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On Bastiat and the Edifice Complex

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Last week, I asked my principles of macro students to do the following:

Evaluate this argument in light of Frederic Bastiat's essay "What is Seen, and What is Not Seen." You may use the assigned readings and videos, but you may not consult any other sources.

"The city of Birmingham and the state of Alabama should work together to finance a domed football stadium in downtown Birmingham. It would be an economic engine for the city and an economic engine for the state. The money spent on the stadium would ripple through the economy and create jobs and prosperity as those building the stadium buy food, cars, and entertainment. After the stadium is finished, it will encourage economic development as people spend money at and around the stadium. The city government and the state government should build a domed football stadium in downtown Birmingham."

Here is my own answer, with a couple of extensions:

If a private developer or sports team wishes to build a stadium in Birmingham using their own money, we should welcome them with open arms. We should not, however, welcome them with open (taxpayers') wallets. In Frederic Bastiat's essay "What is Seen, and What is Not Seen," he argued why not. Using taxpayer money to build a domed stadium in downtown Birmingham creates the kind of "prosperity" that comes about when people have to fix their accidentally broken windows. The tax money spent on a stadium will be money that taxpayers don't spend or invest elsewhere.

The argument that the city of Birmingham should build a stadium using taxpayer dollars is built on an emphasis on the easy-to-see benefits. It's easy to see the new construction jobs that come about because the government is building a stadium. It's harder to see the things that aren't being built because the money that would have been used to build them was taken in taxes. It's very easy to see the hustle and bustle of activity in restaurants, bars, and hotels on and around Big Events, but it's harder to recognize that a lot of that activity is merely redistributed from other parts of the metropolitan area. The money people are spending on entertainment around a new stadium is money they aren't spending in other parts of town like Five Points, Avondale, or Pepper Place.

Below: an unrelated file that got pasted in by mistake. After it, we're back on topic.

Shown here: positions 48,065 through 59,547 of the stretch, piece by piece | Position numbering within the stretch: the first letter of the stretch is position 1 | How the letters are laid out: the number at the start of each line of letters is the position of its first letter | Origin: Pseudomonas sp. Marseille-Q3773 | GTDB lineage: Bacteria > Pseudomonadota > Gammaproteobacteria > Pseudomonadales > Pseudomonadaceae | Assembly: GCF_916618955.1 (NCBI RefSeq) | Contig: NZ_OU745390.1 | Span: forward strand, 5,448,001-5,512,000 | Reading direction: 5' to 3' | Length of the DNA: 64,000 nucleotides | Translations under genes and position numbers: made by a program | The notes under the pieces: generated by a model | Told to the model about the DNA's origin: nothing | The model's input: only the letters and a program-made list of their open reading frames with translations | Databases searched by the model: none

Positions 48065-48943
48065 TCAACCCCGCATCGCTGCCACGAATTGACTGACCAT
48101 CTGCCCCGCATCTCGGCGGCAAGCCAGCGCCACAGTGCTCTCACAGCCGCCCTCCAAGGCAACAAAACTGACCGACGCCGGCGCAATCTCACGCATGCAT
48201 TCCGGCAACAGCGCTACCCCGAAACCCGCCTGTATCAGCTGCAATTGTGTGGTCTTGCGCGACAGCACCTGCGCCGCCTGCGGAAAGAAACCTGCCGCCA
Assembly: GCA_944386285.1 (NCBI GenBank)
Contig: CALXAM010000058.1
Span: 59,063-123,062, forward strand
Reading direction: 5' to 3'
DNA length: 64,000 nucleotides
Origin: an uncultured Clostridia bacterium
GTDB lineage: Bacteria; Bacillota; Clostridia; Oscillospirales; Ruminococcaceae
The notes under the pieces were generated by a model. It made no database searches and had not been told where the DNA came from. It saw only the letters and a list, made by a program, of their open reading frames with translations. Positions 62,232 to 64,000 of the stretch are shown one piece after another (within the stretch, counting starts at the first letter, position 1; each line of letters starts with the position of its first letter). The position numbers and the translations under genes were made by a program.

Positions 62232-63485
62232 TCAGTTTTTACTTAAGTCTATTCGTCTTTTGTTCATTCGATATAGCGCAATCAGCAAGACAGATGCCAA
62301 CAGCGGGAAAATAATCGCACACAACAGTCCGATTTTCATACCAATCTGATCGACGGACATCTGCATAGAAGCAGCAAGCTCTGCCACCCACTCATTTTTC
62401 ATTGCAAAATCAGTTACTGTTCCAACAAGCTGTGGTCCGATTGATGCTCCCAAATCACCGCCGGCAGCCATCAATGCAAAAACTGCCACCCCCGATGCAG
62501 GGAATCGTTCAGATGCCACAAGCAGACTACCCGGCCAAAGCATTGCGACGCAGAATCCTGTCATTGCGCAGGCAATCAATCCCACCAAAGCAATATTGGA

A couple of extensions:
1. i've seen the fascination with "if you build it, they will come"-type boondoggles referred to as the "edifice complex." Clever.

1. There's actually a fairly well-developed body of research on the effects of stadiums. Here's a 2008 article by Dennis Coates and Brad Humphreys in which they summarize the research on the effects of government subsidies for stadiums and big events. These are not economic winners.

2. Teams are notorious for trying to shake down cities for sweeter stadium deals. The Cardinals did it when I lived in Saint Louis, and the Falcons are trying to do it doing it in Atlanta even though the perfectly-functional Georgia Dome is only 21 years old.

3. My best guess is that a stadium in a mid-sized city like Birmingham would almost certainly suffer a fate similar to the Alabama Cruise Terminal.

COMMENTS (7 to date)
Milton Recht writes:

Also should consider marginal taxation effects and Tiebout sorting.

If no stadium is suggested or built, will the city and state tax the public anyway and spend the money for different purposes? For example, raise government employee benefits or wages, build a public ice rink, build a new city hall, police station or court house, etc.

If the government will tax anyway, then voters and rent seekers with greatest influence wil attempt to get amenities that increase their general welfare the most.

Government employees and union workers should be indifferent as to what project as long as some taxation and projects occur.